Nominate your favorite consumer software product here as something so complex that everyone should have known it would never work.
The Parlay API: IDLs are too technology-specific, let's abstract some more. By the time you map the spec to an IDL (CORBA or DCOM), and then once more to an implementation language, you can't make heads or tails of anything anymore. This is supposed to be the new open standard to connect to communication networks (voice or data).
-- does this work? seems to spend all its time swapping even with 128 mb of memory. Don't leave it running when you go for lunch - it swaps everything out - its faster to shut it down and power back up when you get back<g>).
Windows 2000 needs at least 192 MB RAM.
I use Windows 2000 at work in 128 MB RAM, and it's quite comfortable. Also, it's at least as stable as the Linux workstations I used at my previous job and at home. It is awfully complex, though.
A friend installed Windows 2000 on our Win98SE NEC desktop. The computer had 48MB of RAM, it was a little slow. --MAC
Win2K was my OS of choice for several years, even long after WinXP came out, even after I started using various flavors of Linux on desktop machines, even after getting into fistfights over operating systems for development stations. It worked quite well for me. -- MartySchrader
(for large values of n
) For *odd* values of n (3, 5, and presumably 7). ''If you think *odd* values are bad, try *odd*.*odd* values!
(version 5.5 is in beta)''
/DHTML *cough*cough* Netscape
The C++ programming language
as a programming language. (A previous employer of mine used this to do batch data loads. However, it had no flow control or looping constructs [creating 1000 document objects meant a 1000 line file - at least!] and the command syntax was irregular [half the time, the developers couldn't remember the commands].) This wouldn't have been BancStarLanguage by any chance?
) Hours of fun.
The MS Chart OCX
Seems well done, well structured and easy to use. The truth is, it is pure madness condensed into one OCX.
COM [Lengthy comments moved to ComIsHard.]
NIS was OK, but NIS+ is insane.
airline reservation system
(...especially the "object-oriented" code. I wonder what AlanKay
(which, ironically, stands for Simple
Network Management Protocol)
It is simple compared to the alternative: X.700 Network Management (CMIS/CMISE/CMIP). Now there's a nice example of something built to be as complex as could be and still work. Has anyone ever used it seriously? And are they still using it? I betcha they are not.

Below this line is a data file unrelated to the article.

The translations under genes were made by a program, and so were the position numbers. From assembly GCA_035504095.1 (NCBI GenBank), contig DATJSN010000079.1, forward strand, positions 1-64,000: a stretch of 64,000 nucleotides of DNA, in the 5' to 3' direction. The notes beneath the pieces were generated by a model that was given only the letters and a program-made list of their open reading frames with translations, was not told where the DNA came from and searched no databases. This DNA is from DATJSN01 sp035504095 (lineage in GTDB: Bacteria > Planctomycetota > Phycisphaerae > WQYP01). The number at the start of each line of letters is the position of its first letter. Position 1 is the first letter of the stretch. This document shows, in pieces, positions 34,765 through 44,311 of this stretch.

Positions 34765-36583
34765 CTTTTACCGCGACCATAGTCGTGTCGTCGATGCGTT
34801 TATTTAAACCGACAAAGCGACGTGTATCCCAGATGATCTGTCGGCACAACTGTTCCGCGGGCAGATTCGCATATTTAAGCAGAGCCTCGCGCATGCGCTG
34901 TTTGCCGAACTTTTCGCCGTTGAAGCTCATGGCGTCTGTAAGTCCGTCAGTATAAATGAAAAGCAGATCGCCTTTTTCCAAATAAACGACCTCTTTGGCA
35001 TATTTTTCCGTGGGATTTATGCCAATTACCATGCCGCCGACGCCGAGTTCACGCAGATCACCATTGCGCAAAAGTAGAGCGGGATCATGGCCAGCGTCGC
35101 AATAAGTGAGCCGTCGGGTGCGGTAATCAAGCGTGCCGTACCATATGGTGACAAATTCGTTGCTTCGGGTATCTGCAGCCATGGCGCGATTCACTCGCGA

(Indeed, manageability is an extremely complex area and, although SNMPv3 is complex by itself, it is a more simplified approach than other previous approaches... watch XML and SOAP developing to see some really incomprehensible complexity!)
The Space Shuttle
I think that the space shuttle only seems very complex because it is built of many parts. I guess that no person ever needed to care about the WHOLE space shuttle. By splitting the project in three-four parts many times (like a tree structure) would make it a whole lot easier to comprehend (given that you don't care about more than your parts, and the parts you need to interact with).
The biggest problem really is the amount of money needed.
And that gdb does not yet support debugging of nuts-and-bolts(TM) ;-)
). Maybe it's the poorly written SGML books. Maybe it's that nobody
reads the poorly-written books.
A donut -- HomerSimpson
- "simpler" than TeX (except when it isn't.)
[Does this refer to "Portable Document Format" , which is an abomination, or "Program Development Facility"?
Built upon layers and layers of commerce and banking systems designed half a century ago or more, which were never intended to do even the most basic things such as verify whether or not a credit card is valid (without charging it).
IBM WebSphere (Web Content Management)
- It's essentially about a dozen different services that kind of work together. While compartmentalizing allows a lot of flexibility for scaling and fail-proofing the hardware and servers, it sure the hell ramps up the administration costs and trouble-shooting time. Yes, it probably scales better than most of the stuff out there, but you pay the price if your shop is on a lean budget and lean staff. It seems it would be simpler to only use it for the high-traffic pages, such as the landing page, top products and/or news, and use something more nimble for low-traffic pages, even if mixing WCM vendors creates a bit of duplication. I would roughly compare this to the common practice of using Oracle or DB2 for the primary/master data, but SQL-Server or MySql
for smaller department-specific projects. Doing BigIron right ain't cheap.
The statement at the front says "so complex that everybody should have known it wouldn't work", and the title says "the most complex which can be made to work".
As far as I can tell, nothing on this list meets either qualification. Some of them seem much more complex than they should be, but many of them, like PDF and LaTeX, seem quite reasonable to me. All of them work well almost all the time. In general, all of them are complex because they grew from simple beginnings. This includes Windows. They wouldn't have been nearly as complex if they hadn't been reusing a base, or if they hadn't been trying to be backwards compatible. But they wouldn't have been as successful if they hadn't been reusing a base or been backwards compatible. Their over-complexity is a product of the strategy that brought their success.